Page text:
- Medical expenses
- Lost wages
- Pain and suffering
- Mental anguish
- Loss of earning capacity
Contact The Lambert Firm to schedule a free consultation meeting with one of our outstanding maritime injury attorneys.
What Laws Apply in Tankerman Injury Cases?
The difference between maritime laws and remedies is important and can be complex. The Lambert Firm has been protecting the rights of injured deckhands and other maritime workers since the 1970s and can help you determine which laws apply to your case.
The Jones Act has been protecting seamen rights since it was enacted in the 1920s. This federal law expands the rights of injured seamen under General Maritime Law, giving them additional rights and causes of action for seeking damages after a work injury.
Tankermen and other crew members who are injured at work have a legal right to seek compensation when the accident was caused by the unseaworthiness of a vessel. This right comes from general maritime law, which also gives them the right to maintenance and cure payments.
Maintenance and cure benefits are payments for medical bills and daily living expenses. These benefits are a right given by general maritime law to maritime workers who have been injured at work.
These benefits are to be paid until the worker reaches maximum medical improvement or returns to work.
Case Result from The Lambert Firm’s Tankerman Injury Attorneys
The Lambert Firm recently secured a favorable settlement for a tankerman who was ordered to prepare for product transfer on a fuel barge despite icy, dangerous conditions and fell from the rungs of a push knee where ice had formed on the rungs of the attached ladder.
As soon as the tankerman contacted The Lambert Firm, we began investigating the accident. We were able to show that the captain was negligent in ordering the tankerman to work in unsafe conditions and that the vessel was unseaworthy for its failure to maintain the necessary equipment and tools to perform work in icy weather.
Over $1 Billion Recovered For Our Injured Clients
Frequently Asked Questions about Tankerman Accident Claims
The Jones Act only grants legal rights to injured maritime workers who meet the legal definition of a seaman. A few determining factors in qualification include:
- Does the tankerman work on a vessel that is in navigation?
- Do the tankerman’s job duties contribute to the function or mission of the vessel?
- Does the tankerman have a substantial connection to a single vessel (spending at least 30 percent of employment on it)?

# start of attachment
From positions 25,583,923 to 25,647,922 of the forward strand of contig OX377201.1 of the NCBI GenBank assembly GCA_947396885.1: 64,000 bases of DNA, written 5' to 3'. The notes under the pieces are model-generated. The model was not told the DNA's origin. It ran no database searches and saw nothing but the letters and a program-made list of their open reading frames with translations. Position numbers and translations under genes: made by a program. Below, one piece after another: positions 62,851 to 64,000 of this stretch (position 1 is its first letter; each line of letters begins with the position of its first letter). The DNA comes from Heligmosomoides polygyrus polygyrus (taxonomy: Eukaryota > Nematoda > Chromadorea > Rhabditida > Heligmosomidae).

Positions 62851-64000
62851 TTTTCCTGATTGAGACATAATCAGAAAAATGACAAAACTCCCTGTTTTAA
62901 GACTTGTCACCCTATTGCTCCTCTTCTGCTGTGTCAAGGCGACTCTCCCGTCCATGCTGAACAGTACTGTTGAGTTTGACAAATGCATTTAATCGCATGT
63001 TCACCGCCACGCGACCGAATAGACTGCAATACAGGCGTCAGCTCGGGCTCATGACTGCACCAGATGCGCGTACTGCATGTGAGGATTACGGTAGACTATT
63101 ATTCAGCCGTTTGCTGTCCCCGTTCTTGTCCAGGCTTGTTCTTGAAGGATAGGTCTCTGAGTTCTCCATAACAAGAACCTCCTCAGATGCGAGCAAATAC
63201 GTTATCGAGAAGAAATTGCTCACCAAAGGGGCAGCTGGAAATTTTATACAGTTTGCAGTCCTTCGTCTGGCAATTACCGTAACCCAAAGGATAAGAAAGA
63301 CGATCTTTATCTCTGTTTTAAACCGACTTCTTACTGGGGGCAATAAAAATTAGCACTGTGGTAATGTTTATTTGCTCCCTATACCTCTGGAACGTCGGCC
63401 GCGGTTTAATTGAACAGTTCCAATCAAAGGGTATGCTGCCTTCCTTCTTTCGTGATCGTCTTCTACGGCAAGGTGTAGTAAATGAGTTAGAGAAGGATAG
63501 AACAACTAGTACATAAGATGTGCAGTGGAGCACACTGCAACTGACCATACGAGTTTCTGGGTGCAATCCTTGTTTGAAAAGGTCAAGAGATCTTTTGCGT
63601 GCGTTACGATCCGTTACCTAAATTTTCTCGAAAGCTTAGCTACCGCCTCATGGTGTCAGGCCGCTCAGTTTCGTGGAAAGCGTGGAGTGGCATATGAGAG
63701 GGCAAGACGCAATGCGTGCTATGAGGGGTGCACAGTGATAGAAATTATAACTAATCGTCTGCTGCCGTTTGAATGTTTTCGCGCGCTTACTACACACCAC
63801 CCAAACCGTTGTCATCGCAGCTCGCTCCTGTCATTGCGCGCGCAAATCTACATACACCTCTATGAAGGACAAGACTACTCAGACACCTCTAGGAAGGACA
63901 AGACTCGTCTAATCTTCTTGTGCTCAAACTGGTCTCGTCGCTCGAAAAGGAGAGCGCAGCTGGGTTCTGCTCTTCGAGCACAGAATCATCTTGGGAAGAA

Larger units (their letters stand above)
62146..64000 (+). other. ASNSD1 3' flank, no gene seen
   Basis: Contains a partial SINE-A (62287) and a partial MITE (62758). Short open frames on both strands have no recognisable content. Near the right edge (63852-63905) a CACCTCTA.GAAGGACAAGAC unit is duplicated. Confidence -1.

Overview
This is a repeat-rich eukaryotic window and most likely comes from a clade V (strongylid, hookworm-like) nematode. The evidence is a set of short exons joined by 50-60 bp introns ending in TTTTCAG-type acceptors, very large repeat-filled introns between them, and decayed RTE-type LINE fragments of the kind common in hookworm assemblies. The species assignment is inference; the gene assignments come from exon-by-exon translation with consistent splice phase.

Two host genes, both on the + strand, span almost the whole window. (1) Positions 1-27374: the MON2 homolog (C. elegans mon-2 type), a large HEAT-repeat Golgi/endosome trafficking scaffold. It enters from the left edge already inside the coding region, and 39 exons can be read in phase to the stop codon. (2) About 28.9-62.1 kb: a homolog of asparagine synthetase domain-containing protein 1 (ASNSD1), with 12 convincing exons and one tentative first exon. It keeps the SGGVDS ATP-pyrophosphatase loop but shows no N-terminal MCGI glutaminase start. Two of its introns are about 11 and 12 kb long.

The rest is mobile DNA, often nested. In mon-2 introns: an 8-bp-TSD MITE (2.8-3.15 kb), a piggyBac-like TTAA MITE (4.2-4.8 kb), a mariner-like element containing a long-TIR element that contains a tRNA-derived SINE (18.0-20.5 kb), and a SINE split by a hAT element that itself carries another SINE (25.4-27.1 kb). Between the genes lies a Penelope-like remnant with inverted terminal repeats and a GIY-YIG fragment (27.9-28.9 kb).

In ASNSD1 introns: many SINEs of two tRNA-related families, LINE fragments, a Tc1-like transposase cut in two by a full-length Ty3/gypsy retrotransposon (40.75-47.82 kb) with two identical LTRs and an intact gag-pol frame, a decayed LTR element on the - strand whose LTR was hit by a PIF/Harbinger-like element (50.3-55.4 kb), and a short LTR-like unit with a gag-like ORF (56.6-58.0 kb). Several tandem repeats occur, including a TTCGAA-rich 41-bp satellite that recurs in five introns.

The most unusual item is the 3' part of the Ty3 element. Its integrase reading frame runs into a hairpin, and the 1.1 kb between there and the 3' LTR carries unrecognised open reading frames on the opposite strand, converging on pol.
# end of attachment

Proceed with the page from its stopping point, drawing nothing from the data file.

Because the specifics of each case are so different, it’s difficult to give an accurate estimate for how long a case might go on. Most cases will take at least a few months but can take a year or even longer.
We know you need this money to cover the financial cost of your accident so you can take care of your family, so how much a case is worth is a very reasonable question. The truth is, we can’t give a quick or easy response.
The facts of every case are unique. The legal issues involved will be different depending on those details. These are determining factors in the potential value of your case.
While we can’t tell you now what your case is worth, we can point you to some of our verdicts and settlements. We also strongly encourage you to schedule a free consultation with one of our experienced maritime lawyers to discuss the facts of your case.
Some workers who have been injured in maritime accidents decide not to file a lawsuit because of a fear of reprisal by their employers and getting put on the dreaded “blacklist.”
We can’t say for certain whether there is an actual “blacklist” floating around among maritime employers. What we do know is that this should NOT be a deciding factor in pursuing a claim. We know the laws that protect tankermen and other maritime workers from being retaliated against, and we can help you utilize those laws to protect your future in the maritime and offshore industry.
If a tankerman qualifies for maintenance and cure benefits, the employer is required to pay these benefits until the tankerman reaches Maximum Medical Improvement. If the maritime company you work for is “arbitrary and capricious” or “willful or callous” in delaying, denying or terminating these benefits, the law allows the tankerman to take legal action, including punitive damages and attorney’s fees.
If you’re a tankerman who was injured on the job, we know you are worried about finances already. Paying a lot of money out of pocket for an attorney isn’t something you can afford.
At The Lambert Firm, we handle tankerman accident cases on a contingency basis. That means there are no up-front charges for our services, and we don’t get paid until we recover compensation for you.
Contact the experienced maritime attorneys our law firm today to schedule a free consultation. We’ve represented all types of maritime workers injured while in port; on inland waterways, intercoastal waterways, or the open seas.